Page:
3. This isn't so much a tip as a truism--remember, it's much easier to cut physicality down than to add it later. Part of what focusing on physicality does is force you, as the writer, to vividly imagine the moment--to slow down and truly understand what your characters are thinking, feeling, doing. It forces you to understand them better so you can better evoke them for the reader.

James River Writer's Conference--My Very First Time!

This weekend I flew down to Richmond, Virginia to speak at the James River Writer's Conference. It was my first-ever conference and it was AWESOME. (Here's a link to this fabulous organization's website--you should definitely check it out.)

I spoke on three panels: finding your inner teenager (with the luminary Jacqueline Woodson); how to create convincing dialogue (which, ironically, has been a major preoccupation of my blog recently); and the importance of social networking, with the amazing Harper publicist Joseph Papa, who confessed to finding twitter "life-giving." It was really awesome to meet so many other people professionals in the field, and I loved speaking with the attendees, as well. (And, let's face it, getting put up in a nice hotel with extremely efficient room service ain't the worst part of a writer's life!)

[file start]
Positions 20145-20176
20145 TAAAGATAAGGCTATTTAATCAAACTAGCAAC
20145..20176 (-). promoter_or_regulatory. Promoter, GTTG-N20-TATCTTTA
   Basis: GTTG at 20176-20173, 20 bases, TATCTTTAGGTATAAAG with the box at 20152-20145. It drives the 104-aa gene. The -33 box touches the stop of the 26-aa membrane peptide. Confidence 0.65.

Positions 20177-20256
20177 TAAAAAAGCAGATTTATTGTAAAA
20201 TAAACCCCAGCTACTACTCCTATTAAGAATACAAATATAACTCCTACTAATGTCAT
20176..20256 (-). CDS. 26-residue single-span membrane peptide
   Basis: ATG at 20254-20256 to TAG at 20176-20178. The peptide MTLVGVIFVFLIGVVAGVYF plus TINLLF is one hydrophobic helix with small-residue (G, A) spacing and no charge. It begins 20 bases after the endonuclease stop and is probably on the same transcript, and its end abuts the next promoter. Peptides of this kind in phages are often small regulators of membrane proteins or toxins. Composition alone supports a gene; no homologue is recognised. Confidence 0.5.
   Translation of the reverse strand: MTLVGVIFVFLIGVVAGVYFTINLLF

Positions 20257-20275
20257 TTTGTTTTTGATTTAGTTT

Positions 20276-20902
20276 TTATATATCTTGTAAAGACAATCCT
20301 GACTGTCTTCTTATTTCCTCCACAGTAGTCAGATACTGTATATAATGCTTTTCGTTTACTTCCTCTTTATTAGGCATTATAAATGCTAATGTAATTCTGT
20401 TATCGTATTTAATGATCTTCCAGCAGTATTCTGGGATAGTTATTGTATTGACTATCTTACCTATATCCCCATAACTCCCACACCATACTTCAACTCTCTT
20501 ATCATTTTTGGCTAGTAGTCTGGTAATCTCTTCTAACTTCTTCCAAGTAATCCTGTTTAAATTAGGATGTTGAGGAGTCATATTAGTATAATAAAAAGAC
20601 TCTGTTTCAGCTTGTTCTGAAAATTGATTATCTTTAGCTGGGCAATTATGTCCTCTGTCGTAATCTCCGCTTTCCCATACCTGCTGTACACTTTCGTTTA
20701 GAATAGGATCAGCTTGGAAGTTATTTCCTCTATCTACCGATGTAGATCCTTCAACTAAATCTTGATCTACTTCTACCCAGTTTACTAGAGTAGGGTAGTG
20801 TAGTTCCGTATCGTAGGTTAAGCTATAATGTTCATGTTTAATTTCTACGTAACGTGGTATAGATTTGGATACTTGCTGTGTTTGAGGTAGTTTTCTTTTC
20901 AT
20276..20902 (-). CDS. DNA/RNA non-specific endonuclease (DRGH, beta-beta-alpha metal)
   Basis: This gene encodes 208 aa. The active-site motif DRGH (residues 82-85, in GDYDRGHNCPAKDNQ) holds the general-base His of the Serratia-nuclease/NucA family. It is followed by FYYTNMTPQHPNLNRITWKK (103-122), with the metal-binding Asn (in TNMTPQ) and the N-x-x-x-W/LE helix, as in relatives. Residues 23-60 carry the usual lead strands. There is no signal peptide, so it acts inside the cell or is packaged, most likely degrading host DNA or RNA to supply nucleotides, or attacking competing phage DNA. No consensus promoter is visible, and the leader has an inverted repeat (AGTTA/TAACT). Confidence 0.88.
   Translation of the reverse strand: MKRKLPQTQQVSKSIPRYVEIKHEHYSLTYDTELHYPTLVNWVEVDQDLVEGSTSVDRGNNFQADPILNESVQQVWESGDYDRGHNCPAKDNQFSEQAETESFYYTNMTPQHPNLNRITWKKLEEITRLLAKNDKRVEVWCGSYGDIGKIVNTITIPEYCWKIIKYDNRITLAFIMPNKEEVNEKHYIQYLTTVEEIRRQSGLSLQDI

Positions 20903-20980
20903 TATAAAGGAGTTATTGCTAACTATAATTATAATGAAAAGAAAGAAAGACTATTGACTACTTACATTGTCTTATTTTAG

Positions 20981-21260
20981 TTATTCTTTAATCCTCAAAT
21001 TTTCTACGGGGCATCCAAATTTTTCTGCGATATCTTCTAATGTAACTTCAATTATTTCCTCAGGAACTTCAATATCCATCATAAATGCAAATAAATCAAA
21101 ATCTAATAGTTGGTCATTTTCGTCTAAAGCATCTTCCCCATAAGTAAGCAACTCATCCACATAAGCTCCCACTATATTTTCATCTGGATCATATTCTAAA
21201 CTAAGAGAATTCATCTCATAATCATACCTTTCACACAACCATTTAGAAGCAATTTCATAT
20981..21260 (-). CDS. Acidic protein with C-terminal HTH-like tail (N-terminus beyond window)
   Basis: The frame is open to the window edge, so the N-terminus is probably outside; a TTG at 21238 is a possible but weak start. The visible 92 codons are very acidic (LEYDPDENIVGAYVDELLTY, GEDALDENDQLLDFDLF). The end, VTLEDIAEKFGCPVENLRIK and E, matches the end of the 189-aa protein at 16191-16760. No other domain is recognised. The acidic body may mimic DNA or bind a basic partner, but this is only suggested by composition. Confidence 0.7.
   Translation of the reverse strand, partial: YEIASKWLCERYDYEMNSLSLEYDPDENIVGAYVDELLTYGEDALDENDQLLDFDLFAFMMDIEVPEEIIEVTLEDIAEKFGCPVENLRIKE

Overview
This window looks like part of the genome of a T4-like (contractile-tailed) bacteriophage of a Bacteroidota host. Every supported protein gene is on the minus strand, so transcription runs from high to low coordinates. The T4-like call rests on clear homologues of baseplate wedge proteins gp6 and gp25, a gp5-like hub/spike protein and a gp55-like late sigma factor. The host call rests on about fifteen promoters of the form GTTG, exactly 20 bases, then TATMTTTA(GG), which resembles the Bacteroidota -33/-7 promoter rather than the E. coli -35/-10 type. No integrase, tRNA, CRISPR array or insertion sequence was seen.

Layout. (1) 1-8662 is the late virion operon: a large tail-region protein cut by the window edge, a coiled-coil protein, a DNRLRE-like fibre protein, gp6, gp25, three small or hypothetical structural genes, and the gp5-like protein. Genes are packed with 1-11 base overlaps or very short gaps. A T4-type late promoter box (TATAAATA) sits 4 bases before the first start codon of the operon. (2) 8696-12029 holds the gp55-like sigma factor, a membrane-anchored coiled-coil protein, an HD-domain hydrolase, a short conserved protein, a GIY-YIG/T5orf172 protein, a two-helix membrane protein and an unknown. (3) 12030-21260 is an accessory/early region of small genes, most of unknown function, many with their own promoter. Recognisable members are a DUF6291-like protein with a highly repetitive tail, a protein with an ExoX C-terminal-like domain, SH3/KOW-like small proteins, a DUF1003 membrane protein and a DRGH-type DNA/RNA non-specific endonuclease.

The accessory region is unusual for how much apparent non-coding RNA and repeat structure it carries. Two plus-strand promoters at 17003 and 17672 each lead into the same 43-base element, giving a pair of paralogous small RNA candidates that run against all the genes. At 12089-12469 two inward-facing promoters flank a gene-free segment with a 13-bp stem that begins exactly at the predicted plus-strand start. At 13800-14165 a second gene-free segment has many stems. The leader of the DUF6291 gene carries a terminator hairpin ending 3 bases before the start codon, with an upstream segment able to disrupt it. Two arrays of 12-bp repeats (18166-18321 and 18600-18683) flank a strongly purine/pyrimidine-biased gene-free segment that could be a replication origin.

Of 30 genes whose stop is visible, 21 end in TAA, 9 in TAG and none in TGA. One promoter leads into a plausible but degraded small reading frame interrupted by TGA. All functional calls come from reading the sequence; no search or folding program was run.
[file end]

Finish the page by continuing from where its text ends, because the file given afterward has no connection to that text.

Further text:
And Richmond turned out to be such a cool city! There were tons of gorgeous old cobblestone and brick streets, and I got to geek out over the house where Edgar Allen Poe lived during his early years. PLUS, PEOPLE REALLY HAVE SOUTHERN ACCENTS HERE. A guy called me ma'am in the elevator and I giggled about it for at least fifteen minutes. I could so get used to a down home way of life...if they could just figure out how to make NYC-style bagels.

I'll be returning to the issue of dialogue later this week, because I feel the topic has not been totally explored, and I have not yet addressed Pam's excellent question about balance, which you can find in the comments section of my He Said/She Said blogpost here. (Incidentally, I met Pam, and her writing-partner-cousin, at the conference. They were both lovely. That's called The Blogisforreal, people...when blogs and real life intersect!)